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SMILE! Here’s good news for your teeth!

Dr. Philips in the News…

To see all the teeth and surrounding structures on one large film, your dentist may use a panoramic X-ray machine, which makes a complete circle around your head. In just a few seconds, all your teeth and gums are photographed on hypersensitive film.

Panoramic radiography is invaluable for examining unerupted teeth in children and investigating suspected cysts or bone abnormalities in adults. But when detail is necessary, such as in detecting cavities or gingival problems, the conventional X ray is still necessary.

Fillings and flaws. Thanks to fluoridation and growing awareness of nutrition and oral hygiene, severe dental problems are decreasing. Observes Winnipeg dentist Ralph Crawford, editor of the Journal of the Canadian Dental Association, "Today’s average 17-year-old may have only one filling in his mouth; a person his age a generation ago would have had a dozen."

Nevertheless, due to accident or inheritance, many of us have teeth that are discoloured, chipped, crooked or badly spaced. And a new emphasis in dental practice is being placed on repairing these flaws. "An attractive smile is a personal asset," says Toronto dentist Edward Philips. "We can now create that smile."

Resin bonding is a painless and inexpensive method of correcting minor problems in a single office visit. The dentist paints your tooth with a weak solution of phosphoric acid, which etches a network of tiny crevices on the enamel surface and on the underlying tissue, dentin. This provides an effective clinging surface for the pastelike bonding material that he then brushes on. The bonding material – a tough composite of resin, glass and plastic – is hardened on the tooth by exposing it to intense light for 20 to 30 seconds. The process of applying thin layers of the resin and then hardening them by light exposure is repeated until the tooth is built up to the desired shape and size. After the last coat, the dentist applies finishing touches and polishes the tooth. For more serious defects, a thin, porcelain laminate veneer can be bonded over the entire tooth.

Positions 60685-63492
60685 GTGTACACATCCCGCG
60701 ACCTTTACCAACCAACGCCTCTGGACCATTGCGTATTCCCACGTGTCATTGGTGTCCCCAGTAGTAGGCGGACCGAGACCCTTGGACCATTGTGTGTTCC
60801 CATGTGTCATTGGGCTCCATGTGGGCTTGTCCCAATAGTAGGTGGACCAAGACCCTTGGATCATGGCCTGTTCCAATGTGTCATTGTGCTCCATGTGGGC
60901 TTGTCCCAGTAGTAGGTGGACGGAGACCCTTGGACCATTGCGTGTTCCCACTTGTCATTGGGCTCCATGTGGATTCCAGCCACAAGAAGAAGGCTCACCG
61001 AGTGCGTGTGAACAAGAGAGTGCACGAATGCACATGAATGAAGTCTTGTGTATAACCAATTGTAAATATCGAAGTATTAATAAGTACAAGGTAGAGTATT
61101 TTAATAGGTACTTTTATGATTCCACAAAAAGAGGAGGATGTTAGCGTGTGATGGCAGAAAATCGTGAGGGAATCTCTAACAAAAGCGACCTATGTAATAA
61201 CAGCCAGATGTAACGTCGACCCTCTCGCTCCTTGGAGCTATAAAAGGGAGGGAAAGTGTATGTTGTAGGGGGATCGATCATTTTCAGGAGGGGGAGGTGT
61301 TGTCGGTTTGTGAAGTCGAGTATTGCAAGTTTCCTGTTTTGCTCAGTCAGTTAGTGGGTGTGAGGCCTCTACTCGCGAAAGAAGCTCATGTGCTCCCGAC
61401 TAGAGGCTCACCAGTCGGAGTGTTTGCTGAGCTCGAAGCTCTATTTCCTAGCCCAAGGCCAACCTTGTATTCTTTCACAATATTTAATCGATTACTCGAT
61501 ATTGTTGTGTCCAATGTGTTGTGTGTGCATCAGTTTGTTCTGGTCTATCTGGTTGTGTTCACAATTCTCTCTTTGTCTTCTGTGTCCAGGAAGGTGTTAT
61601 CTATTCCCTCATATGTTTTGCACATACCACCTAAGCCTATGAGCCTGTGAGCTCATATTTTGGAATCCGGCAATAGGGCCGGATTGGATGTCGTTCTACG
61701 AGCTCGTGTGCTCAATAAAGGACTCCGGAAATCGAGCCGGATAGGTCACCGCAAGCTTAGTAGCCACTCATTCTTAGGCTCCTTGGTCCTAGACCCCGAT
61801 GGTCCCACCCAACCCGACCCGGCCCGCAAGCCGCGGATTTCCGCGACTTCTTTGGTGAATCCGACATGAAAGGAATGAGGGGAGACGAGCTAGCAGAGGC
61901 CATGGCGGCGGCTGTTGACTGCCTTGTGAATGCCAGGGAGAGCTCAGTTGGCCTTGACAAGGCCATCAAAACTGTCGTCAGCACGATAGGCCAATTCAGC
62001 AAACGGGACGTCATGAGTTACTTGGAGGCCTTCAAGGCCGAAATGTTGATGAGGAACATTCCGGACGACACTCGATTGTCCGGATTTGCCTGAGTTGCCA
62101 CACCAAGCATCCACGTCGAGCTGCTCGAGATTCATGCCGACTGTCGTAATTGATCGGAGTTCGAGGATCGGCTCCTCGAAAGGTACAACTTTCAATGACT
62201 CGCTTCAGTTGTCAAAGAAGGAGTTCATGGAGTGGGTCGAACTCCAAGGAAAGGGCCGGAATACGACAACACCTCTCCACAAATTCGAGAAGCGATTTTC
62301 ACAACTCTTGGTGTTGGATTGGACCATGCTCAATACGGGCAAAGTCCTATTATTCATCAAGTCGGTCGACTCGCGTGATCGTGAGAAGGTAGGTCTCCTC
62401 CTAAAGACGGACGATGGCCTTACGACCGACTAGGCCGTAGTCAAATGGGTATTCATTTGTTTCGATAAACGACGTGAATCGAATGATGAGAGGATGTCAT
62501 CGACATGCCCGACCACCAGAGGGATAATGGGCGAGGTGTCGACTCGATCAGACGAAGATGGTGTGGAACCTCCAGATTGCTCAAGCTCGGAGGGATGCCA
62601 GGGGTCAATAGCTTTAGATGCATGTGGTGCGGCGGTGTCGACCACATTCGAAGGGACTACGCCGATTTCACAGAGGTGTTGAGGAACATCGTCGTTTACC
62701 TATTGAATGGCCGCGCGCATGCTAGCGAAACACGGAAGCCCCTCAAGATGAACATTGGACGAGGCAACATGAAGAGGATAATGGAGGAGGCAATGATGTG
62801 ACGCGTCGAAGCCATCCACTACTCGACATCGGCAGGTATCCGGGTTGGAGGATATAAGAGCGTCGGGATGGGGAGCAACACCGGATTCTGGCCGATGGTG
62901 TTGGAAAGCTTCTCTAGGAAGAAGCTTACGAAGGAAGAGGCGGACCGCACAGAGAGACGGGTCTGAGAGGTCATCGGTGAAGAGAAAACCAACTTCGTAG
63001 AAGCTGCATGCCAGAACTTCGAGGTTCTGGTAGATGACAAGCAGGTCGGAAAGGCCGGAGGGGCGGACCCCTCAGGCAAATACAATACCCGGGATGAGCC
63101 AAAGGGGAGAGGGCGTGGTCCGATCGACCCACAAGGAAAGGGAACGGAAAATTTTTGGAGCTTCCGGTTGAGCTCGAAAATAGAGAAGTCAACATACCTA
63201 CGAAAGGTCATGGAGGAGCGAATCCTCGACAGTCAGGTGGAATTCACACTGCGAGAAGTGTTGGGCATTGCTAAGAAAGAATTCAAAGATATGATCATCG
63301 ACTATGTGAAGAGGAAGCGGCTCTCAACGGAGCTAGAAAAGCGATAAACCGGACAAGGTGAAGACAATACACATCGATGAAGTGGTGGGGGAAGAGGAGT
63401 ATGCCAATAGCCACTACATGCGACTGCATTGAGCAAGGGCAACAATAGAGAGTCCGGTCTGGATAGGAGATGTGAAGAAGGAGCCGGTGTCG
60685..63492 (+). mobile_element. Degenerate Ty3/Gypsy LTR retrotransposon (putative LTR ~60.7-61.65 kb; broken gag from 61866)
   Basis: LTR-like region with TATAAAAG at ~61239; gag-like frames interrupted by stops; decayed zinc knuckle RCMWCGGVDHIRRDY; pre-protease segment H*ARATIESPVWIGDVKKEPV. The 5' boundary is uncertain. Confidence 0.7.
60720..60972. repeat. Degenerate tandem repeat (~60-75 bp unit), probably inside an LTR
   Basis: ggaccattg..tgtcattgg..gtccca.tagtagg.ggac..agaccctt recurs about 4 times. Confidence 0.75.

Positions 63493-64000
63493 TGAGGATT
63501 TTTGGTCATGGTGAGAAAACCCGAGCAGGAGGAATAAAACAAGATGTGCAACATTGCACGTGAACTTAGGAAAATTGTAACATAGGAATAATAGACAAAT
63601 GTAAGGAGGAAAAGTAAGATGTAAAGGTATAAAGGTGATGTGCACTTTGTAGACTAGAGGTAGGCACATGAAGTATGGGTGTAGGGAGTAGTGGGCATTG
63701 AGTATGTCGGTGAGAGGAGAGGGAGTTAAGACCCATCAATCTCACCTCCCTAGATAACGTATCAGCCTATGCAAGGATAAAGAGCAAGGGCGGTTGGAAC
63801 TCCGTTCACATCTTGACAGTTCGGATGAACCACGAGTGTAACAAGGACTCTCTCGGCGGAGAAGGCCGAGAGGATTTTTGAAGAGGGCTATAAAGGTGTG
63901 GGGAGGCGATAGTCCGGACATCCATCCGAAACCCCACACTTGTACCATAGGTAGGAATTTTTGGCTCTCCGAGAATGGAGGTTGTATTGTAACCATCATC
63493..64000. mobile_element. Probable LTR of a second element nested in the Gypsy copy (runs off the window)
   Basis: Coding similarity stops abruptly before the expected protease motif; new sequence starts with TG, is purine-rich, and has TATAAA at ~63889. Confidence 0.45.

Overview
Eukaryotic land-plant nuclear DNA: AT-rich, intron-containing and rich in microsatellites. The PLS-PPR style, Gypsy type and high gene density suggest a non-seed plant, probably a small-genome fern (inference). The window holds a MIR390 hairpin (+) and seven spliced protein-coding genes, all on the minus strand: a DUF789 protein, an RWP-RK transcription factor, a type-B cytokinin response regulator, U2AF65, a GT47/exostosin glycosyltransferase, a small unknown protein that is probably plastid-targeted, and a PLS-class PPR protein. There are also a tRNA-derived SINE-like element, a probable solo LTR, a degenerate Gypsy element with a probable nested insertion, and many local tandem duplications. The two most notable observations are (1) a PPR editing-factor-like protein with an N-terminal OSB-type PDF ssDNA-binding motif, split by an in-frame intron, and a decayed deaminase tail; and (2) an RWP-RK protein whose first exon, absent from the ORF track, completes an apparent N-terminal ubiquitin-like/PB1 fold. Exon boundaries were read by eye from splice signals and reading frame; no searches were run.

If you are considering cosmetic work, a cosmetic imager can show you the potential results. In only a few minutes, Vancouver dentist Ken Neuman can produce an edited picture of his patient’s smile, simulating possible cosmetic changes – from reshaping the teeth to closing gaps between teeth. Armed with "before and after" views, the patient can decide whether to go ahead with the changes.

Fillings nowadays are commonly made of porcelain or a durable plastic composite. They require smaller holes than amalgam, the traditional silver-coloured material, because they’re cemented in with resin bonding, which also seals out bacteria. Dentists may still use amalgam in back teeth because it’s cheaper than porcelain and stronger than plastic.

Amalgam has several drawbacks. Because it is held in mechanically, the dentist has to drill a hole larger at the bottom than at the top, and the fit is never precise enough to seal the filling completely. As the amalgam suffers wear and tear, decay-causing bacteria seep in.